I don't really watch music videos anymore, mostly because the majority seem to feature writhing, half-naked women. But I'm actually aware of and quite addicted to the video for Pharrell's "Happy."
What's so great about it? It features a bunch of adults boogying, some with great rhythm and clever moves, and others not so much: grandmas, college kids, park rangers, business owners, joggers, people just walking down the street.
I find so much joy in watching grownups dance. (If you want a truly comedic depiction of this phenomenon, watch Stephen Colbert dance to Daft Punk's "Get Lucky" with Matt Damon, Jeff Bridges and Bryan Cranston.) It reminds me that adulthood isn't all bills and child-rearing and colonoscopies. It can be fun.
In my fantasy life, I'm a dancer. And Johnny Castle (a.k.a. Patrick Swayze) is my teacher. Move over Jennifer Grey, I want to be the star of "Dirty Dancing." But despite this daydream, I've done surprisingly little public tushy-shaking.
The first time, in fact, was at my wedding and I danced for four hours because I wanted to get my $500 worth. After my husband's and my romantic first dance to a Dean Martin song, our band -- a classic rock group -- started playing ZZ Top and Rolling Stones. And I started to boogie. I'd never boogied in public before, but my husband and I cut a rug like the best of them in our fancy clothes, and soon, everyone was on the floor with us. I danced with my new father-in-law, my old boss, an old friend.
We all looked ridiculous, but it was the most fun I've ever had.
Dancing is an odd thing to do, really, and I swore I'd never do it in public. The act seems so private, something you do with a spatula in the kitchen while making dinner because your favorite tune just came on the radio, not in front of other people.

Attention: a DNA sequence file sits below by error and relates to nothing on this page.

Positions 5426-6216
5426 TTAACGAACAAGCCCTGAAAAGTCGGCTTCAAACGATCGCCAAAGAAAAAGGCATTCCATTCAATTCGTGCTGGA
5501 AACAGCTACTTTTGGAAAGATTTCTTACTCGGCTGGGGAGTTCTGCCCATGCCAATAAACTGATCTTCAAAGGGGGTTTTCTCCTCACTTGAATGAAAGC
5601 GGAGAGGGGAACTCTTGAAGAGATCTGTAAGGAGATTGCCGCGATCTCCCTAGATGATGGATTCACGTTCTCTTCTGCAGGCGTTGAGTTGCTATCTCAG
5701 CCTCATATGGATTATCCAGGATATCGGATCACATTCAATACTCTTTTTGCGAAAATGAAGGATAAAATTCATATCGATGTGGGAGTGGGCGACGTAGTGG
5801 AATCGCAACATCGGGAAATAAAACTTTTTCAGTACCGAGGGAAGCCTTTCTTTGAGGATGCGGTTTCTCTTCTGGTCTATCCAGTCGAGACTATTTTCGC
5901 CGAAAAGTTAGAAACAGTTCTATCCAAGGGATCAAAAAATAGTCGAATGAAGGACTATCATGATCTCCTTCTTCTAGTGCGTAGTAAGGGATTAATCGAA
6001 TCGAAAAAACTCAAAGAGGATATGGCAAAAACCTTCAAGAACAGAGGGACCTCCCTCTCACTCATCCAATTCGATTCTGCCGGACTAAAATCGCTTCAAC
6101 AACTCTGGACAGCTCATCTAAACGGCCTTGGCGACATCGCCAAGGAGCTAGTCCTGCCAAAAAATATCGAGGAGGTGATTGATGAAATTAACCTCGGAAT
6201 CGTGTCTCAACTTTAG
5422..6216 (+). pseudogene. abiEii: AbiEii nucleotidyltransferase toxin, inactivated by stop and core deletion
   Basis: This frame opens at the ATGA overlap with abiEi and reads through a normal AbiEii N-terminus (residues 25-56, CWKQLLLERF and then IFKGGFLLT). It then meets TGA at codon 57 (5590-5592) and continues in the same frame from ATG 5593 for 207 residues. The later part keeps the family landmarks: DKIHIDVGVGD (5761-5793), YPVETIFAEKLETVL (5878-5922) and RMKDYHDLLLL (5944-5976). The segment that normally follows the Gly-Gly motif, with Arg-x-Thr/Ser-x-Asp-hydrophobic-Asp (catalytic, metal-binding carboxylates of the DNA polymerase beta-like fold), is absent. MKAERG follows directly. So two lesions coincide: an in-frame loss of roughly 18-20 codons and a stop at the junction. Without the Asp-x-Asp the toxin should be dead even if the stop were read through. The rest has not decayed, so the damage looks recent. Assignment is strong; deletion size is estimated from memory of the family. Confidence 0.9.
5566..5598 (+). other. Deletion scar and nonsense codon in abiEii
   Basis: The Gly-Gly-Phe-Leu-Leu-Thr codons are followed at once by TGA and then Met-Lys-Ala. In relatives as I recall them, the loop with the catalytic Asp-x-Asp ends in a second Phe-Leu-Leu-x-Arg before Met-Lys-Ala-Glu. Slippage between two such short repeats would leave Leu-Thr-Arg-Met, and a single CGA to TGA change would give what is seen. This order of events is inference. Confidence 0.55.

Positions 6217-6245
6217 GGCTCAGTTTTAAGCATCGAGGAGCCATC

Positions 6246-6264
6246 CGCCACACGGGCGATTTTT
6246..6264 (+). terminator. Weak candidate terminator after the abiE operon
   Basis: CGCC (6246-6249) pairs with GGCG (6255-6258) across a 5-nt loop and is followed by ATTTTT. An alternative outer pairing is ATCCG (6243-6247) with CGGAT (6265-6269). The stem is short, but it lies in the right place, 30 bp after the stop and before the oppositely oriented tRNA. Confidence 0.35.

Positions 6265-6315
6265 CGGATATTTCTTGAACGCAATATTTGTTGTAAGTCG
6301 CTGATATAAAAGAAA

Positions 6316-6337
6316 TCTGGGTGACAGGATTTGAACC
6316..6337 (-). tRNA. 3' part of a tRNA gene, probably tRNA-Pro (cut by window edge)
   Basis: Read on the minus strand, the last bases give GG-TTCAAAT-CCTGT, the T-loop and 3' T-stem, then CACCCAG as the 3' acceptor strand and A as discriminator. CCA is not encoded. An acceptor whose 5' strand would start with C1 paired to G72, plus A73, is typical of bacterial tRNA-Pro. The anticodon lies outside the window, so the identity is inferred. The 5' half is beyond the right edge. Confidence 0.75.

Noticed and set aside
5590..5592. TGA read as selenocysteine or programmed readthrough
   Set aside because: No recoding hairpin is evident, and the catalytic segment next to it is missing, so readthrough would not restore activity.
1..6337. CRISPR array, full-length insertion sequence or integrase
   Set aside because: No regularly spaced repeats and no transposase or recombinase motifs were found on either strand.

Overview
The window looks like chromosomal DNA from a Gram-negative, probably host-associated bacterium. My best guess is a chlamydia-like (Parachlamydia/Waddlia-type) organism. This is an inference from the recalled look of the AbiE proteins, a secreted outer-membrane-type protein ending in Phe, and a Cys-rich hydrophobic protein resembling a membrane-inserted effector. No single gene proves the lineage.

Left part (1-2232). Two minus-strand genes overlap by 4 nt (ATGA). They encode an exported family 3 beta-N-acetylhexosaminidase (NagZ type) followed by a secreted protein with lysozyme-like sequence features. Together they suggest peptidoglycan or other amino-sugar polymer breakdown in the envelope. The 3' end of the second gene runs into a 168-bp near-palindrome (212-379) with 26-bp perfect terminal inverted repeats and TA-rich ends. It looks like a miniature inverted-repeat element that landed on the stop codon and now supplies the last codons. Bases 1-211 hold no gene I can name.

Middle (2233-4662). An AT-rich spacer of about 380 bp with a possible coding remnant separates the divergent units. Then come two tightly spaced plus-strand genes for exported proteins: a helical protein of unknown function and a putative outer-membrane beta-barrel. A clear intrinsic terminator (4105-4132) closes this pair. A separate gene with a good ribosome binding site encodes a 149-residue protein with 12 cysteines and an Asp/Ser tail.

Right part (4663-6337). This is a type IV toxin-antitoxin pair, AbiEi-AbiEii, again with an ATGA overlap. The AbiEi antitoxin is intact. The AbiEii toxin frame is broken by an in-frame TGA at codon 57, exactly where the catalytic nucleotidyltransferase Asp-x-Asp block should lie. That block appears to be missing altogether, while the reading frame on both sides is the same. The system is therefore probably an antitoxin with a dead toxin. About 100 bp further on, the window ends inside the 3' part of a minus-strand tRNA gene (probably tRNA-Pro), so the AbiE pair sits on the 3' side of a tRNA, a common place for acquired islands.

You're vulnerable when you dance because chances are, you're not very good. But you are taken by the music and the rhythm and the intangible joy that blossoms inside you and you can't help it: The hands start clapping, the head starts bobbing, and there you are, a grownup, dancing in his own kitchen.
It's a release, an abandonment of the serious and those pesky inhibitions. Dancing is the ultimate expression of being in the moment, lost in the fun and recklessness and stupidity of it all. Adult concerns and responsibilities are gone and you're a kid again.
Kids know how to have fun, much more expertly than adults. We don't play with toys or pretend the carpet is lava, or paint with our fingers. We say things like "no horse play!" and "settle down!" Why? Why must we cease the horseplay?
Let's play "Start it up" on the stereo, turn up the volume, and bite our lower lips and boogie, maybe not on a busy street, but in our living rooms or in cars (carefully) or the backyard. No rhythm required.
JH Mae is a Banner columnist.